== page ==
Minnesota Recount: Coleman takes a big hit

The election contest panel has returned a preliminary ruling — and it doesn’t look good at all for Norm Coleman.  The panel ruled that it will accept 400 previously-rejected absentee ballots for consideration, far fewer than Coleman hoped.  He needs 225 more votes out of the 400 than Al Franken in order to catch up, and since a good portion of the selected ballots come from Franken-supporting areas, the decision will not likely move the needle:

In a potentially decisive ruling, a panel of three judges today ordered up to 400 new absentee ballots opened and counted, far fewer than Republican Norm Coleman had sought in his effort to overcome a lead held by DFLer Al Franken.

The ballots appear to include many that Franken had identified as wrongly rejected as well as ballots that Coleman wanted opened. About half come from Hennepin, Ramsey and St. Louis counties, places Franken won by significant margins.

Spokespersons for Coleman and Franken were not immediately available for comment.

The panel emphasized that some of the nearly 400 ballots might not be counted, but were included in the order because their eligibilty was unclear.

I just got off of a teleconference with Coleman legal spokesman Ben Ginsberg, and the mood is ugly.  Ginsberg thoroughly rejected the panel’s reasoning, and emphasized repeatedly that they have created a series of conflicting standards by which votes got counted in this election.  Instead of sticking with the broadest standard, applied erroneously during the recount (when disputed ballots should not have been opened at all), the court has now struck a strange new position that endorses what would now be illegally cast ballots in the final tally.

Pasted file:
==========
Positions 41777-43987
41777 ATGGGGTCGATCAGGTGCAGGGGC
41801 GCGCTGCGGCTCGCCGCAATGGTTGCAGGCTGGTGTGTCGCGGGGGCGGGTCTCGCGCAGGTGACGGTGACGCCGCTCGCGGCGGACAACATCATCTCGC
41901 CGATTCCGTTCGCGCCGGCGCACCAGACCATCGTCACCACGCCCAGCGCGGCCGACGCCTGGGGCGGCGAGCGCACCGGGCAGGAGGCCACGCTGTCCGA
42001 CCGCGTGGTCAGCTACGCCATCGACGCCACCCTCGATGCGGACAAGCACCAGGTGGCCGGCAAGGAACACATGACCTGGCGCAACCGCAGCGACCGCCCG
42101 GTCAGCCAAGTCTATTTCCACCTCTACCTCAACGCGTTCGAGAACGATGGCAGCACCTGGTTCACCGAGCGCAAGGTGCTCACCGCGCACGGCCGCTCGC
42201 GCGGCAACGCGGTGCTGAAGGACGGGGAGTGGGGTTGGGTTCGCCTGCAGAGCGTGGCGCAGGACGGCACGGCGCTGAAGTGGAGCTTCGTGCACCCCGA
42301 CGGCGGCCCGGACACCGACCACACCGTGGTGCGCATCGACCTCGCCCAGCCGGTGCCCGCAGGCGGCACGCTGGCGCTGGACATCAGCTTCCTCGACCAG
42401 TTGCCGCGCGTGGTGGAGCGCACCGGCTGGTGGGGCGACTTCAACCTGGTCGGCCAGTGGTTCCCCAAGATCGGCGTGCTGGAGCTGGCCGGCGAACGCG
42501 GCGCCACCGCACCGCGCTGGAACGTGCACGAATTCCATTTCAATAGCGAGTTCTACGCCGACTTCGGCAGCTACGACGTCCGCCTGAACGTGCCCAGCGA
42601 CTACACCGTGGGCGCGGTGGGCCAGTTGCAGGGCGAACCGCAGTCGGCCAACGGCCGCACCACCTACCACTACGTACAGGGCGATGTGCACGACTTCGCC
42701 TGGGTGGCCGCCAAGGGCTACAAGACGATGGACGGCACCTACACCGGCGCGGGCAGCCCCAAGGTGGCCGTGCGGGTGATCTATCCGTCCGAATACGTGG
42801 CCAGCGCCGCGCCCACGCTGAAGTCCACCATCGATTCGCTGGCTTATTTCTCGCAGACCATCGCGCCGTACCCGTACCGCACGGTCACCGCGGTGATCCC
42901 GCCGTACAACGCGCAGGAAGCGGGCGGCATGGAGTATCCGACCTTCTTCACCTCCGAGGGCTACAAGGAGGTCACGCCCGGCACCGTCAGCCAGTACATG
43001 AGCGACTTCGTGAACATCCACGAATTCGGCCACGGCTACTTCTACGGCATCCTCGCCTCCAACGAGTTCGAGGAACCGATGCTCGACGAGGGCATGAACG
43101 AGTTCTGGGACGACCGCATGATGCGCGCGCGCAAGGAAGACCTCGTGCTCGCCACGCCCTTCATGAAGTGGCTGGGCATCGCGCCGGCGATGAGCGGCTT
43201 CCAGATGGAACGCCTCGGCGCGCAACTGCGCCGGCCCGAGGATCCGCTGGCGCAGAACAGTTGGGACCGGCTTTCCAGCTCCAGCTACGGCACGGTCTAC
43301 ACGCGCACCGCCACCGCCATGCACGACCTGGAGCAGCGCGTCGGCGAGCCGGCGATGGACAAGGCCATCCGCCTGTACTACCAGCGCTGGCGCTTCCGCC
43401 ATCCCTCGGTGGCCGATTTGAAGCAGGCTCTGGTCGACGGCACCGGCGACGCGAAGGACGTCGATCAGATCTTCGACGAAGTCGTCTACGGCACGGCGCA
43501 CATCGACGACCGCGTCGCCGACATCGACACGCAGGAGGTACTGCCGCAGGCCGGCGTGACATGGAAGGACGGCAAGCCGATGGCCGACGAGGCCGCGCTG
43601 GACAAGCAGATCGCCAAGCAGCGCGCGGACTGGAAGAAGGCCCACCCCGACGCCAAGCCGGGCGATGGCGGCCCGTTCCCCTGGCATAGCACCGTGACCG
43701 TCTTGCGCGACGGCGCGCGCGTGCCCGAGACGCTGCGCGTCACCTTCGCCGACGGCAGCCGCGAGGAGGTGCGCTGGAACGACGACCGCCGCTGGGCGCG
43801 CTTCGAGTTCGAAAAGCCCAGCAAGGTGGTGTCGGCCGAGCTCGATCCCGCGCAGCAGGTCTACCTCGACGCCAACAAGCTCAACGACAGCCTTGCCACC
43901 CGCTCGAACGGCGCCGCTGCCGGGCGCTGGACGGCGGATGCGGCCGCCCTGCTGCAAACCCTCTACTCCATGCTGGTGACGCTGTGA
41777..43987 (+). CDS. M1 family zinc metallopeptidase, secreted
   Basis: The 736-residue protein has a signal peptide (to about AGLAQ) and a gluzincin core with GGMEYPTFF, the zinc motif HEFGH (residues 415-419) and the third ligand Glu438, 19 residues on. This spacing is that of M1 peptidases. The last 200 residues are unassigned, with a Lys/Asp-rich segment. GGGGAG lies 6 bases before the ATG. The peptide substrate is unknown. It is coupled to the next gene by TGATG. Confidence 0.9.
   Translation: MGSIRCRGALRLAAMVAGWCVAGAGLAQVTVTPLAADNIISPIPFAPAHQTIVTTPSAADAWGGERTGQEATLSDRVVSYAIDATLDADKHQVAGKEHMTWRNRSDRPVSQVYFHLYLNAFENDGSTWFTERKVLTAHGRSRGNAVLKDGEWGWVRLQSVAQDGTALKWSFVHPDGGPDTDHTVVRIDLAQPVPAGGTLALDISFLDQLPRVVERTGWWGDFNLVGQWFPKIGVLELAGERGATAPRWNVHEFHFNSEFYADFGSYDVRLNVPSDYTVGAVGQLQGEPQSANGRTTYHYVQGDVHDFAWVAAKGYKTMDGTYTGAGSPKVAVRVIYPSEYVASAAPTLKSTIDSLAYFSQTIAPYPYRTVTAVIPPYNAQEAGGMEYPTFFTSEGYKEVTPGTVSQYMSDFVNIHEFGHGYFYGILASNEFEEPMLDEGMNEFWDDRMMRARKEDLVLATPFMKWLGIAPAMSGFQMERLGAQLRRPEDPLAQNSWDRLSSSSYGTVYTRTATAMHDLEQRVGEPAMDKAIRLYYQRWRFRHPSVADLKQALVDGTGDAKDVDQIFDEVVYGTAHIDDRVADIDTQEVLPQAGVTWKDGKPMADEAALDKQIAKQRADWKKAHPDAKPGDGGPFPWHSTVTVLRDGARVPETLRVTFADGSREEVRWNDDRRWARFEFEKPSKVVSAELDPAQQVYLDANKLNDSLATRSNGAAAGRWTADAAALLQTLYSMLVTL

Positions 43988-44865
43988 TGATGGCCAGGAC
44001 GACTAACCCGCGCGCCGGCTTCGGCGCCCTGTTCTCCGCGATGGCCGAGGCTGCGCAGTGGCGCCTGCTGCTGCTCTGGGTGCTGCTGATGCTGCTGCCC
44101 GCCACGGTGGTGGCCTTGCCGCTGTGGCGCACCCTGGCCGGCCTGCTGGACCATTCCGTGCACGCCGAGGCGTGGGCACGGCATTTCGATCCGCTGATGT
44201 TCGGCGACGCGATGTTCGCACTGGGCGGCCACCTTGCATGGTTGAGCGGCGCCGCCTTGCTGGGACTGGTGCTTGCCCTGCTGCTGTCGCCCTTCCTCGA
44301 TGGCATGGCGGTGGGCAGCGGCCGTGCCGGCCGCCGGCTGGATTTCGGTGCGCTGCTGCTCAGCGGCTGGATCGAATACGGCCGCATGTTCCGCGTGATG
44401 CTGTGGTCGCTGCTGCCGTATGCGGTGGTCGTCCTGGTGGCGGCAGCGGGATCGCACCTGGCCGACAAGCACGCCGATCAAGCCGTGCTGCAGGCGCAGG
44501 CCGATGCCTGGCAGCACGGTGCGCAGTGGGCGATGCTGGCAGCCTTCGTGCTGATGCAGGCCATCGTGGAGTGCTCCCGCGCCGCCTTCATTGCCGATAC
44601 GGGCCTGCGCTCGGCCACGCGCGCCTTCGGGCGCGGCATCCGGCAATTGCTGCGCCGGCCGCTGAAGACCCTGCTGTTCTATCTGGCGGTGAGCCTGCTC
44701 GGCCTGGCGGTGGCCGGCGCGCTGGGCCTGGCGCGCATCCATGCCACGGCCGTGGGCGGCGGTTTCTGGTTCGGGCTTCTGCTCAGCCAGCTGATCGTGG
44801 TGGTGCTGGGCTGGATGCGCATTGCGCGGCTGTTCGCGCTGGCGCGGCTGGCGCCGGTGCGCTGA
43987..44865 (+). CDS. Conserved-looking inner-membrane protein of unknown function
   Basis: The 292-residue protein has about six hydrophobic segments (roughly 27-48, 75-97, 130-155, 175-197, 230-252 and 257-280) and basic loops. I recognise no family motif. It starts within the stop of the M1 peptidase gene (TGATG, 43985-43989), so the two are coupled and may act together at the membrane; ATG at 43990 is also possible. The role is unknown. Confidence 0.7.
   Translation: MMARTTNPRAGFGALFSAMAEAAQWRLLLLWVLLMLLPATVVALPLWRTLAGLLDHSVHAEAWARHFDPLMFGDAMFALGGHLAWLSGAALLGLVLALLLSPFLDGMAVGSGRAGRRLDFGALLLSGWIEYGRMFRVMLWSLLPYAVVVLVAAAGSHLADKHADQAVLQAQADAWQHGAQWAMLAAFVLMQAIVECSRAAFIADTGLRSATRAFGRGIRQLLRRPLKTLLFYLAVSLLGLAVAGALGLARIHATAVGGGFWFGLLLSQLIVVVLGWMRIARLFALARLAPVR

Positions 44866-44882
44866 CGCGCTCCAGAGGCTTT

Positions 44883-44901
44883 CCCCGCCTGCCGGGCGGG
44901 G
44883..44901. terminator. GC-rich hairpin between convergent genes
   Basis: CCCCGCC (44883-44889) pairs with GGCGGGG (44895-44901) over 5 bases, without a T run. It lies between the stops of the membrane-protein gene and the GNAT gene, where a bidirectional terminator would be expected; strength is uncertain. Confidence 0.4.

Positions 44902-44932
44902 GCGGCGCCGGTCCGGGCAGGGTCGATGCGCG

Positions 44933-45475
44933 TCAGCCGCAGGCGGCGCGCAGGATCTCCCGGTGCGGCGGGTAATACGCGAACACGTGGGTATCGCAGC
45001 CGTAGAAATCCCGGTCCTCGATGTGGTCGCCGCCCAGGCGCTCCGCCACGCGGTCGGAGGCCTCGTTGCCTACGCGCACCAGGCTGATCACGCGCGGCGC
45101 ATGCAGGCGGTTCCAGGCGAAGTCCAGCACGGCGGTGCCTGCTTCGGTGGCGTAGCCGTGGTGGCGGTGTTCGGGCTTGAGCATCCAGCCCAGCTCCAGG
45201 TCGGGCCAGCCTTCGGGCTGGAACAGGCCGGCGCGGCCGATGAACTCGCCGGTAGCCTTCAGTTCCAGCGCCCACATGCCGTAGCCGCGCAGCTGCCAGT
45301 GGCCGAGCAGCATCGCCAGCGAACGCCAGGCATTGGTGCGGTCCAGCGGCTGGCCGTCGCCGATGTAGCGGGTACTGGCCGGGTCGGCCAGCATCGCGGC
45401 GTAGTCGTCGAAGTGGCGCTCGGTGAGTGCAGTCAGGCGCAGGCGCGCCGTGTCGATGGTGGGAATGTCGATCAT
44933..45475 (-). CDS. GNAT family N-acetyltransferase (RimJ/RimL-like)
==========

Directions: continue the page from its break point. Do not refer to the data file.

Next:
The contracting universe of ballots is now too small for any realistic hope of Coleman to erase Franken’s lead.  Ginsberg made clear that the Coleman campaign will appeal at least to the Minnesota Supreme Court, which will delay the certification for another few weeks.  Ginsberg refused to comment on whether the campaign would appeal to federal courts if that proves unsuccessful, but the feeling I got was that they’re ready for a long fight over the issues raised in this contest.

A couple of the reporters asked Ginsberg whether he felt the panel had criticized Coleman’s team for not providing enough evidentiary support for their claims, to which Ginsberg responded testily that he considered that a difference of opinion.  Ginsberg also called this an “April Fool’s Day” order, which will give readers an idea of the mood at Camp Coleman.  It does seem the court wanted to send a message, especially in this passage on page 8:

The election contest is a civil action and the burden is on the party seeking relief to introduce evidence to the Court sufficient to meet its burden of proof.  As in all civil trials, a party may not rely on presumptions to prove its case.  … The Court gave both parties every opportunity to meet its burden.  The Court did not impose time limits on the length of the election contest nor did it limit either party’s opportunity to call witnesses  or introduce evidence.

From my observations, that’s been the problem with the Coleman contest from the beginning.  Because the recount invalidly began opening absentee ballots and admitting invalid ballots, Coleman’s team essentially had to argue that similarly invalid ballots were now valid — but had to provide evidence for the ballots that fit into the same state law that makes them invalid.  How does Team Coleman get evidence to prove validity through invalidity?  It’s a complete contradiction, and the larger surprise may be that the court allowed as many as 400 ballots under that argument.

Ginsberg noted that the panel has yet to rule on some other issues, notably the 130+ ballots that Coleman claimed were double-counted, and the sudden appearance of some ballots in Franken precincts.  However, it seems very doubtful that Coleman can win the election contest even with all of these going his way without more ballots being included in the new count.  Their best hope is to make the Bush v Gore equal-protection argument at the state Supreme Court, or more likely, in federal court.  They may also argue that the opening of invalid absentee ballots in the recount phase (and the contest panel’s rejection of similar ballots) hopelessly tainted the recount process and ask that the state Supreme Court order the recount rejected entirely and that the state live with the results of Election Night.  That will be a long shot, but it may be worth trying.

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